PC Games

Published on September 20th, 2018 | by Chris O'Connor

State Of Mind PC Game Review

State Of Mind PC Game Review Chris O'Connor

Summary: Cyber punk with a Money for nothing visual flair.


Future imperfect

When the opportunity to review State of Mind came up I have to say the visuals are what really grabbed me. My first thought was that they are a cross between A Scanner Darkly and Dire Straits film clip for Money for Nothing with maybe a touch of Max Headroom thrown in for good measure. It’s that sense of attempting to show reality but not quite achieving it… the uncanny valley scenario. That visual style may just give a clue to one of the other main themes, that of A.I. and whether machines can become more than just simple programmable aides.

The game starts with you waking up after an accident and being questioned by a doctor about what you recall, it’s a clever trick to enable some exposition that doesn’t seem unreasonable after all it’s important to know if you have acquired any brain damage from your crash… but if you think things will become clear after your little assessment, think again. For the moment, you are Richard Nolan and you start to learn that you are a journalist of some past success… but your world seems to be crumbling around you personally and possibly on a larger scale.

After a bit of exploring, you find yourself now playing Adam someone who seems to be doing far better and living in a nicer world. The stark contrast between Richard’s dark gritty world and fractured home life and Adam’s bright city and loving family life are just the tip of the iceberg and the deeper you trek into State of Mind the more you learn about their two worlds and how they relate to each other.

The game play is predominantly point and click but there are a few “mini games” to break things up. Essentially it plays like a semi interactive movie, a little like a more advanced and more modern version of Space Ace or Dragon’s Lair. But exploration in a world that is so well realised can be quite a pleasure. Whether it’s strolling through Richard’s seemingly 24 hours darkness (no doubt helping to forge the comparisons with BladeRunner) or through the clean and sparkly world of Adam, there are points of interest and a general mood to take in and consider. Without giving too much away (and given this is a game about story development so I really can’t say too much)… the split down the middle is a theme echoed in many parts of the game… between Richard and Adam, between those wanting a more technologically infused future and those that don’t, those scenes of Richard’s dark city and Adam’s bright city are almost stating right there in your face… we are dealing with black and white… but there are shades in between and the player can take as much or as little away from this philosophical exploration as they want.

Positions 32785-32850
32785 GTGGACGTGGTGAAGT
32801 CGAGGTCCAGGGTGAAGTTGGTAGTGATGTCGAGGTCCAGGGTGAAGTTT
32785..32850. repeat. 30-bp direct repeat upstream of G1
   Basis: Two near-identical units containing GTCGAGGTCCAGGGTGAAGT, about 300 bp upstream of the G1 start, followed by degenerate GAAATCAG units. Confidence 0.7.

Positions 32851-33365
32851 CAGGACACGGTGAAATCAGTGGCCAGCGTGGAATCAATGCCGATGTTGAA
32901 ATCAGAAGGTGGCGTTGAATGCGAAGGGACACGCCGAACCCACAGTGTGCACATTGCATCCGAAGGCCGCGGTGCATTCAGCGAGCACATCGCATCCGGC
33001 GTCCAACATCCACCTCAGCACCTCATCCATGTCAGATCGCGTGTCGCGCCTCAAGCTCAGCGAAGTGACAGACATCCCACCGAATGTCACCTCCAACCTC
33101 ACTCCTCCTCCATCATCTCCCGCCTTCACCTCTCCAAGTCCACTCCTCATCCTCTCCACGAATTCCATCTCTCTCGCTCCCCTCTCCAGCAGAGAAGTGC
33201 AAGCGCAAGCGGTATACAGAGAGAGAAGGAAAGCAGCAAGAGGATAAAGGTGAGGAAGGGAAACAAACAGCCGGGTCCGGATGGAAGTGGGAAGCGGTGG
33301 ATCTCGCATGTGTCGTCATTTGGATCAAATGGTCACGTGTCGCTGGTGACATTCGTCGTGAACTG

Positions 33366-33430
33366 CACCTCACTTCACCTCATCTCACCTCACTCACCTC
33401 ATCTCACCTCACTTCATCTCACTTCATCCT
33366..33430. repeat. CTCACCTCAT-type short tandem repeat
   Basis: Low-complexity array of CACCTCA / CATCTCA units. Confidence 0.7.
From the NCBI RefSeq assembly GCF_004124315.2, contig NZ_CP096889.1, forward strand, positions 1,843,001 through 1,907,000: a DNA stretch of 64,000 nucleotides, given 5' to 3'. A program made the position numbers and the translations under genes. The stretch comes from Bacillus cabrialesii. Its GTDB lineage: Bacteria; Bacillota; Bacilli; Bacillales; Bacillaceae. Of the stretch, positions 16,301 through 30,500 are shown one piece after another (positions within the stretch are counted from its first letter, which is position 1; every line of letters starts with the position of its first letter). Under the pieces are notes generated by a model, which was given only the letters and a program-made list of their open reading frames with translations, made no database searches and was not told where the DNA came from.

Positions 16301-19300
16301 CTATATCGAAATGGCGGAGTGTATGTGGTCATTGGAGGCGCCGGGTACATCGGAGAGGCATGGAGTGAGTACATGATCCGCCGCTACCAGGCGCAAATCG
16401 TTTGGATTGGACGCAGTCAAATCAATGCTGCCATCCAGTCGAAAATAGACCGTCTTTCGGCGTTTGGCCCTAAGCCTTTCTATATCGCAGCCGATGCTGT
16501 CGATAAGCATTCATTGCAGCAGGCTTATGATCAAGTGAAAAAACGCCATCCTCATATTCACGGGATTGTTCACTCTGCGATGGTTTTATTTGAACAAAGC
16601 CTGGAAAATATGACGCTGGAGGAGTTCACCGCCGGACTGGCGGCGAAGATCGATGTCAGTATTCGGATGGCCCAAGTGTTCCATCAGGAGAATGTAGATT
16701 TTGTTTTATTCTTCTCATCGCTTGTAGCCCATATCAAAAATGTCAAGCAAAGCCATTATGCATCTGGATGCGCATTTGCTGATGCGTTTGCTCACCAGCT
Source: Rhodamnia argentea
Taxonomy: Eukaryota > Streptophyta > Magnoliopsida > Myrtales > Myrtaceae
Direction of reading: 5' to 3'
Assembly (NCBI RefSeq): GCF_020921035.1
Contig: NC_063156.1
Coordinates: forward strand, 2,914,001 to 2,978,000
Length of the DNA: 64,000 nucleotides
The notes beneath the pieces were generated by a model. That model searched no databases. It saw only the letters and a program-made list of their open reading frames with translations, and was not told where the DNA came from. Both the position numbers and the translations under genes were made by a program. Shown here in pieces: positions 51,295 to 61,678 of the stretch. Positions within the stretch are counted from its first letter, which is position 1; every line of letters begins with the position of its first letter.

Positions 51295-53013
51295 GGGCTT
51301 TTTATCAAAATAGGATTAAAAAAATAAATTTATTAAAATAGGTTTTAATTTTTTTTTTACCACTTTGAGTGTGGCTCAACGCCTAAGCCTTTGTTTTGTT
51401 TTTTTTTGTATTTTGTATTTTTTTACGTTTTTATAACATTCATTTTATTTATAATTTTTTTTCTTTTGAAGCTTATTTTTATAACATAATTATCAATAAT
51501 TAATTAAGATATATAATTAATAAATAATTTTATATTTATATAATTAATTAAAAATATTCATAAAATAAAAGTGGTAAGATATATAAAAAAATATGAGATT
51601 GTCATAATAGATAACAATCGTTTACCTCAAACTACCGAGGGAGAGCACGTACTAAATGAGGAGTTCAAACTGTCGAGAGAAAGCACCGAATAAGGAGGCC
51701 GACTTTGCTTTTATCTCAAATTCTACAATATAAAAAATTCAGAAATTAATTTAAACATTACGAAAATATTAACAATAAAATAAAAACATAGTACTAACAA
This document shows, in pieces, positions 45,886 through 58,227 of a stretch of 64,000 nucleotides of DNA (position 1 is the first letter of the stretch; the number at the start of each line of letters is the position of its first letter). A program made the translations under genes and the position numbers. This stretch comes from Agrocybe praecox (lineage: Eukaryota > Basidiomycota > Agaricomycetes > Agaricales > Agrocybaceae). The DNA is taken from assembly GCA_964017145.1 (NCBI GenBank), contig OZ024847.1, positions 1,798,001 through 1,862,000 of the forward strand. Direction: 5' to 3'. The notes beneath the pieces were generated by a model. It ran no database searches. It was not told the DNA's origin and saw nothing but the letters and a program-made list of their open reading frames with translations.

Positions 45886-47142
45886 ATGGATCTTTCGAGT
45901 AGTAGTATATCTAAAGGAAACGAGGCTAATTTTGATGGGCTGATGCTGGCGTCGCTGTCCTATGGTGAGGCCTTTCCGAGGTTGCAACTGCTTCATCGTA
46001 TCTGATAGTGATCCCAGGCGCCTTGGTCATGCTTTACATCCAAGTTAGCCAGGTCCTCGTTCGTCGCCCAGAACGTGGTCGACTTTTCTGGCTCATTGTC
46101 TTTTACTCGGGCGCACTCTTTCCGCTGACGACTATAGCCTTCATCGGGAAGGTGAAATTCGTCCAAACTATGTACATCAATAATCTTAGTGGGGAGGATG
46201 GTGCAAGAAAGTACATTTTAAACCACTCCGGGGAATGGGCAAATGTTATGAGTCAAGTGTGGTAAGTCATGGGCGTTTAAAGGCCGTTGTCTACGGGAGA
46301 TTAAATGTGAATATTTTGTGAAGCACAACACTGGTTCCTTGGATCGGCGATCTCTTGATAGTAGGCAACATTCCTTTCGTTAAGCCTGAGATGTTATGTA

The main issue I had with the game was to do with movement. It’s not a new issue with these types of games but it is a persistent pain. For anyone who has played these point and click exploration games you are probably familiar with the issue wherein you want to move around an object or walk from one spot to another, but your character seems to have these odd movement spheres that they have to move within… it breaks any sense of realism with the world when you character, ironically, shows themselves to be no more than a programmed character, unable to figure out how to move around an object… instead constantly walking into it until you nudge them a little to the left or right and they can find their path past again.

But over all the negatives are outweighed by the well fleshed out worlds in which the characters live. It’s nice to have a break from the standard FPS or survival game or the usual tropes. Sure cyberpunk has been done before and will be again… but it’s not as common as some genres so any time a new titles comes out that has a decent amount of polish on it… I’m interested. While State of Mind does follow pretty directly in the footsteps of prior cyberpunk stories and themes… it’s not always what is being told but how it’s being told that makes the difference… and State of Mind can draw you in and make you want to know what’s going on. If in doubt, wait for it to be on special… but if you want a less hectic gaming experience with a cinematic feel… State of Mind could be just what you are after.

About the Author


Father of four, husband of one and all round oddity. Gaming at home since about 1982 with a Sinclair ZX Spectrum. Moving on to the more traditional PC genre in the years that followed with the classic Jump Joe and Alley Cat. CGA, EGA, VGA and beyond PC's have been central to my gaming but I've also enjoyed consoles and hand helds along the way (who remembers the Atari Lynx?). Would have been actor/film maker, jack of many trades master of none.

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